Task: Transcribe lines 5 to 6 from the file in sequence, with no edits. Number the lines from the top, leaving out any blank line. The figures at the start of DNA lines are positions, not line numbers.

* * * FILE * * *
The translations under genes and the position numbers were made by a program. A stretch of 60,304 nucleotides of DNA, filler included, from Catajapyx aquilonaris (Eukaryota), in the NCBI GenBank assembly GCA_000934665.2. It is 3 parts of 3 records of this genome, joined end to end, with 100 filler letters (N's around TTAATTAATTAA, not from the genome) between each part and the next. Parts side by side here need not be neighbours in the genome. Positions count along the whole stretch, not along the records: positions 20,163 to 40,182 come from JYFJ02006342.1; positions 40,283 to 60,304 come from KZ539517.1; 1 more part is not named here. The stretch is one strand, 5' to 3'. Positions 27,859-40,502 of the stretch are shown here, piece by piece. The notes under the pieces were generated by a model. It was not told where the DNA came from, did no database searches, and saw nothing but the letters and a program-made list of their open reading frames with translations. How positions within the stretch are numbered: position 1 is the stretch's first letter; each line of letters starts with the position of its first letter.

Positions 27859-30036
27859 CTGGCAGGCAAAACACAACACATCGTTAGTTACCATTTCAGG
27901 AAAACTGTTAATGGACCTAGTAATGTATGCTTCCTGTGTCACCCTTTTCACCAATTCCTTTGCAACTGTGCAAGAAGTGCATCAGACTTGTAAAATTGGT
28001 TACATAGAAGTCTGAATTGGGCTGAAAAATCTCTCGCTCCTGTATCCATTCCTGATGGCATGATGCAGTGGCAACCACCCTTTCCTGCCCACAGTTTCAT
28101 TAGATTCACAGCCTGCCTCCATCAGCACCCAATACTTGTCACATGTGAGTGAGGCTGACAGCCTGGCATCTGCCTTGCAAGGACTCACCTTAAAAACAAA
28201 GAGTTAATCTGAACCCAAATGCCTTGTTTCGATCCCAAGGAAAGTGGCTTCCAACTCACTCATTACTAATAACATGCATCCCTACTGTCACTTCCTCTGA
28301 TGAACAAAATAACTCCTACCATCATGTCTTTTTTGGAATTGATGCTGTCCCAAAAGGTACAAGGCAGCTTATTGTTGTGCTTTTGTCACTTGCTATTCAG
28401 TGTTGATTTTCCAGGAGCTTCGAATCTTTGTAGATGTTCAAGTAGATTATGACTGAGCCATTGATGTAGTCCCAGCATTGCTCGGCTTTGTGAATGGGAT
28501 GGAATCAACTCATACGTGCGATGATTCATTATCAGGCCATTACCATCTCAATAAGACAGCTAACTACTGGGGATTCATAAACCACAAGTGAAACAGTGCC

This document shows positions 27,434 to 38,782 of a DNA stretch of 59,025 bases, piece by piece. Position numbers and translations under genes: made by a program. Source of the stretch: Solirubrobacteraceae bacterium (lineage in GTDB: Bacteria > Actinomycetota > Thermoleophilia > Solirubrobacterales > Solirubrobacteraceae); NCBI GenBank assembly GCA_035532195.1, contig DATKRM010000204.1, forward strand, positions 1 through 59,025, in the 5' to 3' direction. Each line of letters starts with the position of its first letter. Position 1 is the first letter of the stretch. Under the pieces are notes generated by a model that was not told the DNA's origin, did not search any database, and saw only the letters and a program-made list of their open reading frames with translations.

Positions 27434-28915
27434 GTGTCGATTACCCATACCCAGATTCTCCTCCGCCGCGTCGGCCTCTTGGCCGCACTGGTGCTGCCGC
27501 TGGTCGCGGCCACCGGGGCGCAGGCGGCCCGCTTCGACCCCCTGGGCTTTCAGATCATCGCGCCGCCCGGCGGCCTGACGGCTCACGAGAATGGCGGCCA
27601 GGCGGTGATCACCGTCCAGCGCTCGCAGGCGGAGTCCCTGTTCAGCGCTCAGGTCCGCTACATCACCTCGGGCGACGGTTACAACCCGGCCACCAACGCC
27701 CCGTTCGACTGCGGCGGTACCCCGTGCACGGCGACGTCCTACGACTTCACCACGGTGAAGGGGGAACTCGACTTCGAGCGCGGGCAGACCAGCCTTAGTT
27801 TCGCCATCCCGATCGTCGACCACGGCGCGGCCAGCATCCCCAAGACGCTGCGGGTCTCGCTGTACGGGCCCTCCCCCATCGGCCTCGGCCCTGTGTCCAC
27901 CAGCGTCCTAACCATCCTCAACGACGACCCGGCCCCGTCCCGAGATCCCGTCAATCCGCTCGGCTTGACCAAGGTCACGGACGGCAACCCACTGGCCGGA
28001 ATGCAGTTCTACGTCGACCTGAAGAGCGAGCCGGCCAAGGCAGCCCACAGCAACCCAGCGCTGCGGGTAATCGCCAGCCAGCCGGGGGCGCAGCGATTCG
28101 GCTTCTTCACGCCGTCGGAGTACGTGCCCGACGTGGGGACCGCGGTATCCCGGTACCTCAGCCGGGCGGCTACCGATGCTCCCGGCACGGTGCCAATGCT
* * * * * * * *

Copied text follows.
28001 TACATAGAAGTCTGAATTGGGCTGAAAAATCTCTCGCTCCTGTATCCATTCCTGATGGCATGATGCAGTGGCAACCACCCTTTCCTGCCCACAGTTTCAT
28101 TAGATTCACAGCCTGCCTCCATCAGCACCCAATACTTGTCACATGTGAGTGAGGCTGACAGCCTGGCATCTGCCTTGCAAGGACTCACCTTAAAAACAAA